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GO KIDS Articles

Ex-Philly mayor says mentors give lifelines

Vincent T. Davis, Staff Writer
San Antonio-Express News
Web Posted: 09/26/2007 11:07 PM CDT

Wilson Goode, former two-time mayor of Philadelphia, spoke to members of the justice community Wednesday about helping children of incarcerated parents break the chain of family members ending up in prison.

Goode is a senior advisor of Amachi, a secular and faith-based mentoring program, which has partnered with Big Brothers, Big Sisters of America to match children of prisoners with adult mentors.

"Amachi," a Nigerian Ibo word, means "Who knows but what God has brought us through this child."

There are 273 programs in 48 states modeled after the Amachi organization.

Goode presented his 30-minute message at the Cadillac Bar, weaving parables, Bible tales and statistics in his call to stop 70 percent of an estimated 7.3 million children of incarcerated parents from following in their footsteps.

"They're all seeds in God's hands," Goode said. "Some are in fertile soil, some are in swamps. The challenge is to make sure they all land in fertile soil."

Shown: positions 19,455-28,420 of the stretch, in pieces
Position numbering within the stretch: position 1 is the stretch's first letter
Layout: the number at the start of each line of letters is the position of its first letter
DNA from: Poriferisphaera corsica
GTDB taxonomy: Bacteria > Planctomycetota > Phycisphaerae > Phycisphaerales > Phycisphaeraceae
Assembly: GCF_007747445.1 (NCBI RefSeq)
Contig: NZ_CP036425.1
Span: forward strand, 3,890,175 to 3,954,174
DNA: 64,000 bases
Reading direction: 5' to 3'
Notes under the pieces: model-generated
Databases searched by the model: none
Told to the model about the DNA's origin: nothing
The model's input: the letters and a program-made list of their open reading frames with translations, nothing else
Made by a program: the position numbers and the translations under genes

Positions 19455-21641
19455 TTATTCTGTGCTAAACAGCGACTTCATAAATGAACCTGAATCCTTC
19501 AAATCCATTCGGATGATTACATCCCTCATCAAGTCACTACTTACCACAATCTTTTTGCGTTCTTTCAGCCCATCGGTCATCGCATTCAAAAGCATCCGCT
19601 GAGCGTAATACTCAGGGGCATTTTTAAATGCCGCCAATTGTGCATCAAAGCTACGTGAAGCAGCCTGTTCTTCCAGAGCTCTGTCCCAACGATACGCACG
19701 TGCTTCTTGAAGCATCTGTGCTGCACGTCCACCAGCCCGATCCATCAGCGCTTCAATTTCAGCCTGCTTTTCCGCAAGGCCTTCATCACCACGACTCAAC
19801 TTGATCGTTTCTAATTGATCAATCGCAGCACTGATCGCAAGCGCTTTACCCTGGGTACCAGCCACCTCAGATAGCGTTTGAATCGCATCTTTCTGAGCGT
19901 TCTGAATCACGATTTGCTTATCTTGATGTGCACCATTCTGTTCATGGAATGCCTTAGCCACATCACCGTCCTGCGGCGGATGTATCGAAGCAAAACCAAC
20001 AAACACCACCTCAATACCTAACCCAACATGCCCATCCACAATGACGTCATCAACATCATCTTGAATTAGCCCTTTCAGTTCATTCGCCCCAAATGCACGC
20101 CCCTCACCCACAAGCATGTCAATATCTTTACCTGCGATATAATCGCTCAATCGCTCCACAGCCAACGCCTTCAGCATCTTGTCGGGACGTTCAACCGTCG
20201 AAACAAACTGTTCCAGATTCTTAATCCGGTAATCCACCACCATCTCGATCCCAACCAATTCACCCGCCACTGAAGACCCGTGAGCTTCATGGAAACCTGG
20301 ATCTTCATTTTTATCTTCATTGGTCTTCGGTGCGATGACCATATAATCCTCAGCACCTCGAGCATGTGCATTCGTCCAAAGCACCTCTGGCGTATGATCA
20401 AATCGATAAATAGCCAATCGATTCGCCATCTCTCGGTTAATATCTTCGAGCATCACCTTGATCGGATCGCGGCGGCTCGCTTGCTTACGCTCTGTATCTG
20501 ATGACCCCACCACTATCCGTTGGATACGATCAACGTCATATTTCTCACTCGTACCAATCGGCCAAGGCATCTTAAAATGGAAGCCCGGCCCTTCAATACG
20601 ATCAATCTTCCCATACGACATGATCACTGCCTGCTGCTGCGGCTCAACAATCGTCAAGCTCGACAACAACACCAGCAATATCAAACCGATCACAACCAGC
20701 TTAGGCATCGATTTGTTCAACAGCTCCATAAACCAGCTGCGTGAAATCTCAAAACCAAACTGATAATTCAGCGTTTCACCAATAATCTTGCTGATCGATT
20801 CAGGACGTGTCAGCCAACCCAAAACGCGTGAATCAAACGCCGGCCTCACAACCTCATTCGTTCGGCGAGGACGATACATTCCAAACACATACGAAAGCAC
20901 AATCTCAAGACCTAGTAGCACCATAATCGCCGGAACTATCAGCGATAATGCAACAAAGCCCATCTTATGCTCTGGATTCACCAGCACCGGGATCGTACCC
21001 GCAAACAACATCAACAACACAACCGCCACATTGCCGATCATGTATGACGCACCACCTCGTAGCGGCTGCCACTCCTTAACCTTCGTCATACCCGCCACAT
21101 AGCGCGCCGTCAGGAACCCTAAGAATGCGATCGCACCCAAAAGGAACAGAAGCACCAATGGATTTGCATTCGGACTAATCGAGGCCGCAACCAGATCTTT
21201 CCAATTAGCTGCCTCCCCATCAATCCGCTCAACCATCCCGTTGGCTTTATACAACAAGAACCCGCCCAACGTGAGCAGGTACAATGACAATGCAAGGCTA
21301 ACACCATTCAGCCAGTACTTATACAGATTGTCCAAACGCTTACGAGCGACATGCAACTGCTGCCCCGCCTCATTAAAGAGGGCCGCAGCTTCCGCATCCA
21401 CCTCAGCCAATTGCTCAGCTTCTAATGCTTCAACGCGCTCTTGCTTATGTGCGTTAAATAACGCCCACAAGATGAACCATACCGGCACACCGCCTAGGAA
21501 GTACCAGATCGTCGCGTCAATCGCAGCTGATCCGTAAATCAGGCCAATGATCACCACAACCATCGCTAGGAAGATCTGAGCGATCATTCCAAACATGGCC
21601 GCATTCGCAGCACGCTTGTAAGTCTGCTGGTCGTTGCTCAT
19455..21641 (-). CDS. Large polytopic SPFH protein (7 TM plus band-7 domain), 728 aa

Goode, 69, said Amachi follows the model of Big Brothers, Big Sisters of one adult mentor to one child. These children are less likely to use drugs and more likely to improve attendance at school and graduate, he said. He credited the program with helping 90 percent of the children forge better relationships.

An ordained Baptist minister, Goode said he's an example of a child who grew up with an imprisoned parent and made good with the help of mentors. His mother moved the family from the South to Philadelphia when he was 14 and his father was in prison.

Goode's pastor and the pastor's wife became his Big Brother and Big Sister, encouraging him to go to college. He credited their influence for helping him become mayor of the nation's fourth-largest city.

He told the crowd why he remembers the Masai tribe from Kenya. Known for being fierce protectors, he recalled their unique greeting, "How are the children?"

He encouraged the crowd to take up the cause so "when someone asks how are the children, we can say the children are well."